they challenged the disciples’ whole way of life!
And they did it, not on the basis of the law.
They were concerned about preserving their own, human tradition:
Why don’t y’all do things the way we do it?!
A few months ago,
when I was privileged to lead vespers at Kingwood down the street
I met Eugene Lowry,
who at one time taught preaching here at St Paul School of Theology.
Eugene once wrote a book called The Homiletical Plot,
where he describes what was, at the time,
a new approach to narrative preaching.
It was completely different from the three points, a funny joke, and a conclusion
sort of preaching most pastors were taught.
It’s a way of inviting you, the congregation,
into the life of the text through stories, following
the ways in which the storyteller of the text
tells the biblical story.
Lowry gave caution in his introduction, though.
And it was wise caution: when a congregation is accustomed
to a certain style of preaching, he said
a change of form is often perceived
as a change of content, or theology.
In other words, if you change how you say it
people will often, naturally,
mistake it for a change in what you are saying.
And people are resistant to change.
That’s true, isn’t it?
People are resistant to change, particularly things they love,
things that once served a good and noble and important purpose,
but might no longer fit.
Someone once called vibrant leadership:
Disappointing people at the rate people can tolerate.
And there’s a measure of truth to that.
So this Jesus…he and his disciples were all about challenging the form of the faith.
They were doing all those things the tradition told them NOT to do
–touching and healing the sick
–freeing people from their demons
–hanging out with the gentiles.
All those people who were considered unclean.
Jesus and his disciples, they lived their lives in the dirt.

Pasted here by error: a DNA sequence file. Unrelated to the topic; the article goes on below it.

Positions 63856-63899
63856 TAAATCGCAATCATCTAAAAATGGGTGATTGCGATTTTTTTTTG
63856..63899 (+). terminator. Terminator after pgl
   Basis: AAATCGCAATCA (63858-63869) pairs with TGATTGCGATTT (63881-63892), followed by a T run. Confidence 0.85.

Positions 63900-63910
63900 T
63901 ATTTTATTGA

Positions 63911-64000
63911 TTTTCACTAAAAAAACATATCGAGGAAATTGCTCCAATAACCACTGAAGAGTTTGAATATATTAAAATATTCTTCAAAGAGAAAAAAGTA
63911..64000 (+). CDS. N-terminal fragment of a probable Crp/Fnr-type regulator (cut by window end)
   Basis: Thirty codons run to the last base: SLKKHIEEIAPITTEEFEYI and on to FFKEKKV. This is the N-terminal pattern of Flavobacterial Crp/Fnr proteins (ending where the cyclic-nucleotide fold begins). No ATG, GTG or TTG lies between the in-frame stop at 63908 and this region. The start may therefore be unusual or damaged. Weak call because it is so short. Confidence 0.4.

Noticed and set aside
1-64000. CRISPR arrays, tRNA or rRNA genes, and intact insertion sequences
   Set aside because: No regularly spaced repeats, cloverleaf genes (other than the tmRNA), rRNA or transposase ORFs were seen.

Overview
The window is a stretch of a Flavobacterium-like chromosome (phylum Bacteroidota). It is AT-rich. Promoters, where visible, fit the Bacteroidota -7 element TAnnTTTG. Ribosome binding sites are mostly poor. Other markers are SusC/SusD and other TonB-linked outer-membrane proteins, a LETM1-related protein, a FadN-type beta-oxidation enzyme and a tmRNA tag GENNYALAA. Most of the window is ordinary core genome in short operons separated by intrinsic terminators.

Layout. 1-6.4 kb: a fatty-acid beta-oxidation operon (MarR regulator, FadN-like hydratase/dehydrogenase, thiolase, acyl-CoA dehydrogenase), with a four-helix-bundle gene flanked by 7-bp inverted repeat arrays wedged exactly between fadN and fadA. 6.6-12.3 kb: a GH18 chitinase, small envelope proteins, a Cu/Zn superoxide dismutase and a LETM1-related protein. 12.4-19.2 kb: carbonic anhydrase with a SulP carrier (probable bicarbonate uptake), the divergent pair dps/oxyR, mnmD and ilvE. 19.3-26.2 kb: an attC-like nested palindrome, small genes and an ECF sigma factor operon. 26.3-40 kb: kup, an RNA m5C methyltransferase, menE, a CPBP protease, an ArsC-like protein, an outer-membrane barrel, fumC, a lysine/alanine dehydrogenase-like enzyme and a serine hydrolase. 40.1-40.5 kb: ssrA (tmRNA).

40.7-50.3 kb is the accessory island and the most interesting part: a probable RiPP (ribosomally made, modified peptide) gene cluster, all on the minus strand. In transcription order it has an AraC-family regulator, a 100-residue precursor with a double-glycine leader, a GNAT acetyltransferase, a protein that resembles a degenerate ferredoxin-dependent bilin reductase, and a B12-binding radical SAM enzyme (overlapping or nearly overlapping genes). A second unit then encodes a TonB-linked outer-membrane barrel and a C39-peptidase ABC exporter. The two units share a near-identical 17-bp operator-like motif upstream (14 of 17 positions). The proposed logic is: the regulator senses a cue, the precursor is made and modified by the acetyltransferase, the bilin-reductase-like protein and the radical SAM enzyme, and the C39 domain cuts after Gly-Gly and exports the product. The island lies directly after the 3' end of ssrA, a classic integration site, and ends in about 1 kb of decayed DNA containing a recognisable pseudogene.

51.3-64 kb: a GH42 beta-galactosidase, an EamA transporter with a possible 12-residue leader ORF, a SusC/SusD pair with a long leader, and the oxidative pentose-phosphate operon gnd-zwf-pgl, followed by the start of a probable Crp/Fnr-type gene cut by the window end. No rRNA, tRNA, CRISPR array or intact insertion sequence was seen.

He was changing the form.
So when the Pharisees asked him,
hey Jesus, what’s up with the dirty hands?
he didn’t deny what his disciples did.
He didn’t even justify what they were doing, explicitly.
Instead, Jesus reached way back through the tradition,
all the way back to the prophet Isaiah,
saying “This people honors me with their lips,
but their hearts are far from me,
in vain do they worship me,
teaching human precepts as doctrine…
You abandon the commandment of God and hold to human tradition!”
“You intended your tradition to be a fence around the law
to protect the people, and to keep them together,
but instead of a fence you’ve built a wall,
and such a high wall that you can no longer see
the good that is in what you are trying to protect.
You no longer understand the commandment of God
And all those little rituals you perform in the name of God,
they mean nothing…
because your heart isn’t right.”
The Pharisees and the scribes focused so much on what they had built,
and on the means, the methods, the forms,
that they failed to be transformed by the spirit that they were meant to promote.
And more than that:
They were using their tradition as a means of division.
In the name of God, they had created this system
where one’s devotion to God
was measured solely by one’s actions.
And their rituals and customs caused them to believe that they were doing
a little better than everyone else
allowed them to believe that they were clean in the eyes of God,
when inside, in their hearts, they were struggling
with the same sins as the rest of us.
This had me pondering about our own traditions,
the way we’ve established certain practices meant to promote
cohesion and unity and shared identity
but which aren’t themselves law
much less gospel.